Visit Allen Hall
Allen Hall has an open day once a month on a Sunday afternoon and welcomes groups from around the diocese. These might be general parish groups, prayer groups, Confirmation groups or groups from other organisations.
Who is it for?
Visits may be arranged by parishes or other groups in the diocese. Each open day is restricted to approximately 30 people.
Open days are held, by appointment, once a month on a Sunday afternoon from 3.30pm until approximately 5.45pm.
For more information please contact the Domestic Bursar.
Tel: +44 (0)20 7349 5786 Fax: +44 (0)20 7349 5601 Email: firstname.lastname@example.org
Open Day Programme
The usual programme for these open days is as follows, though the seminary is able to make some special arrangements, for Confirmation groups for example.
|3.30pm||Arrival – Refreshments in the Refectory with seminarians.|
|3.45pm||Welcome and introduction by the Rector or Vice-Rector|
|4.00pm||Guided tour of Allen Hall, led by seminarians.|
|4.30pm||Adoration in the Chapel to pray for vocations and the seminary.|
|5.15pm||Solemn Vespers and Benediction with the Allen Hall community.|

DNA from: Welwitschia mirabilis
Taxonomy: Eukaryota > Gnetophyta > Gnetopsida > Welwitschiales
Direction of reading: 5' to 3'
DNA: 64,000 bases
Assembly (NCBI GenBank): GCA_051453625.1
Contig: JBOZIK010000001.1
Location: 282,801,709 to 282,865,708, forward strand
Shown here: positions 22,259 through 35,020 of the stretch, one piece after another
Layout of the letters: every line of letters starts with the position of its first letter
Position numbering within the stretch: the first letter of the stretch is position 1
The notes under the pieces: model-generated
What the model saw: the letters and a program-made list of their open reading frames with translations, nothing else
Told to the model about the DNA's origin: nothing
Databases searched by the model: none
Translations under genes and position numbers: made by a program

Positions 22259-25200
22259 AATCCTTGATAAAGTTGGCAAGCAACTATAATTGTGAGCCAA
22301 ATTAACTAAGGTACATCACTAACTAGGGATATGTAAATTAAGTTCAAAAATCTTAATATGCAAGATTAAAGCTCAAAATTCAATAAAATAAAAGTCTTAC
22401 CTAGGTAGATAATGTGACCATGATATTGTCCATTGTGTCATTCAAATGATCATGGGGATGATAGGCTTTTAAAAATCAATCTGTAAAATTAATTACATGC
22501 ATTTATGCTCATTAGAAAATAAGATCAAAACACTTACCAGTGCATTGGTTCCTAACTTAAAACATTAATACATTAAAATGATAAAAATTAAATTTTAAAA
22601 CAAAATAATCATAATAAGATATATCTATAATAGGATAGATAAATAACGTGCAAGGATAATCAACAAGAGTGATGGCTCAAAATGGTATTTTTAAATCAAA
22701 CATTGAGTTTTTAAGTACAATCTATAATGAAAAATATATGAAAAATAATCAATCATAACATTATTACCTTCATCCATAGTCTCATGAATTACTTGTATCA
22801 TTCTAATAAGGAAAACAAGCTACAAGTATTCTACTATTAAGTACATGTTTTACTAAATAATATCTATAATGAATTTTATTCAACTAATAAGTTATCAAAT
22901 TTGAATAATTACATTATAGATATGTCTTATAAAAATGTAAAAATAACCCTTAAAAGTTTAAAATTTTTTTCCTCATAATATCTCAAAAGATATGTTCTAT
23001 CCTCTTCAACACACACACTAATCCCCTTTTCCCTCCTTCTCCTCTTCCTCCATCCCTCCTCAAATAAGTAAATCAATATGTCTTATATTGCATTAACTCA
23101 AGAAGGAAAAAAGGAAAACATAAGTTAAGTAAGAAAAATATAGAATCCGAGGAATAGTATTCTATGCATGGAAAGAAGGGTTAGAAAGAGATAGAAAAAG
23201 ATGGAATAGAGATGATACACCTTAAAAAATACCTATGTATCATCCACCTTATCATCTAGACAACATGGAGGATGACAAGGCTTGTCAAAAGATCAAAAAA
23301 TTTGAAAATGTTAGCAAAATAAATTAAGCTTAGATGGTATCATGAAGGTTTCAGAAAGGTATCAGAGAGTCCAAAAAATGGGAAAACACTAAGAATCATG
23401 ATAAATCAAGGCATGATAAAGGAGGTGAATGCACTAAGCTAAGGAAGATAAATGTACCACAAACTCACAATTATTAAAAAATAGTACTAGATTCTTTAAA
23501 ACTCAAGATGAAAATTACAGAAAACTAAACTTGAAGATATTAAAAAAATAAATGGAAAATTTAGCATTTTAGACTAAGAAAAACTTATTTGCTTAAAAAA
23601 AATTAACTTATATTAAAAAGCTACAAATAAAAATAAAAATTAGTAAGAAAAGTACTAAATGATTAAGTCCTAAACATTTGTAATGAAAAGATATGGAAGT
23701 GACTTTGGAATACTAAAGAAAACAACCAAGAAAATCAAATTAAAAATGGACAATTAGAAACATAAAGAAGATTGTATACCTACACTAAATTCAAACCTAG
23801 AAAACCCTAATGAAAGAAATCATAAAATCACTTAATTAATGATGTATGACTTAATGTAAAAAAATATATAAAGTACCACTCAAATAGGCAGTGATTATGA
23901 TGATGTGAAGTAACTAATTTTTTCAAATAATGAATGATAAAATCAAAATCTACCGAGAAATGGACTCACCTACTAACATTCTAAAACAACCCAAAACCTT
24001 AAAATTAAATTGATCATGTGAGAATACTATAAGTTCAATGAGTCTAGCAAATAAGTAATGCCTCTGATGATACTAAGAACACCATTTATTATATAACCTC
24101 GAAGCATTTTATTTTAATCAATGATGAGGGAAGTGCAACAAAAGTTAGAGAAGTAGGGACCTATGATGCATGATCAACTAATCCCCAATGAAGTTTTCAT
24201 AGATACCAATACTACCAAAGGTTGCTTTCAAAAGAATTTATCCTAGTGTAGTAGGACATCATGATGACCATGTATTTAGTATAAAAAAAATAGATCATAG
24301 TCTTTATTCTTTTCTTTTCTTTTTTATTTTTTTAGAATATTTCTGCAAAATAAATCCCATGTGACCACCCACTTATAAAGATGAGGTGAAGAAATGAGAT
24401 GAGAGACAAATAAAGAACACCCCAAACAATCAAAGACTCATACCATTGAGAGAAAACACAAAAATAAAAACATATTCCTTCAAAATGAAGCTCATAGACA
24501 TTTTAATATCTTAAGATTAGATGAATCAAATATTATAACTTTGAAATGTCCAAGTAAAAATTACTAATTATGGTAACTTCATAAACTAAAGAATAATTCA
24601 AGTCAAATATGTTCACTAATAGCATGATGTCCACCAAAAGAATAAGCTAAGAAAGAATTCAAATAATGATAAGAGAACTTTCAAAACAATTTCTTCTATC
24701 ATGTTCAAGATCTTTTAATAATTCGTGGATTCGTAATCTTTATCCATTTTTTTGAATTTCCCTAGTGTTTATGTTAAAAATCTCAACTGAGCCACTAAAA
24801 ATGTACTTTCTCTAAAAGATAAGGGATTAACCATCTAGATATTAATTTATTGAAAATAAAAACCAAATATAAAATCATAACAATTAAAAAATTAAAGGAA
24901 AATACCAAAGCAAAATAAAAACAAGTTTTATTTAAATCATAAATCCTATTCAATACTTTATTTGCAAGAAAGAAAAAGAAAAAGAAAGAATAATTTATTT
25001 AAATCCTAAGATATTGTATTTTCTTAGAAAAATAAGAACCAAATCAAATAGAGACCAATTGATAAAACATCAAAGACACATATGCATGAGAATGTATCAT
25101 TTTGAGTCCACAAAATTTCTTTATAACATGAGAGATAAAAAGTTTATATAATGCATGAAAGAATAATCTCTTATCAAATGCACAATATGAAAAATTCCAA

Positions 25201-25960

After a cup of tea and a chance to talk to members of the formation team and several seminarians, our visitors are given a tour of Allen Hall. As well as having the opportunity to see where seminarians live, tours of Allen Hall are also a great history lesson. The seminary was founded in France in 1568, where men trained to go “on mission” to England, and many were subsequently martyred for their faith. The seminary then moved to England in 1793 to Old Hall Green, in Hertfordshire and nearly two hundred years later moved into London to its current site in Chelsea.
The present location of Allen Hall is also rich in history. Here, on the bank of the Thames, was situated the estate owned by Saint Thomas More, where he lived as Chancellor, and from where he was taken to the Tower of London to be executed. On the tour groups are able to see the famous mulberry tree said to have been planted at the time he lived in the house.
From the late nineteenth century the building in which we now reside was the convent of the Adoration Réparatrice Sisters who were committed to perpetual adoration of the Blessed Sacrament. With this history in mind, our chapel is dedicated to the Blessed Sacrament and Saint Thomas More, and it is very appropriate that we finish our afternoons together with time in front of the Blessed Sacrament dedicating our prayers for vocations to the priesthood and consecrated life. We conclude our time of prayer with sung Solemn Vespers and Benediction.
These afternoons are a wonderful opportunity for visitors from parishes both to see the diocesan seminary and to meet some of their future priests. It is also a chance for us to welcome people from across the diocese to our home and join with them in prayer for more men to join us at Allen Hall.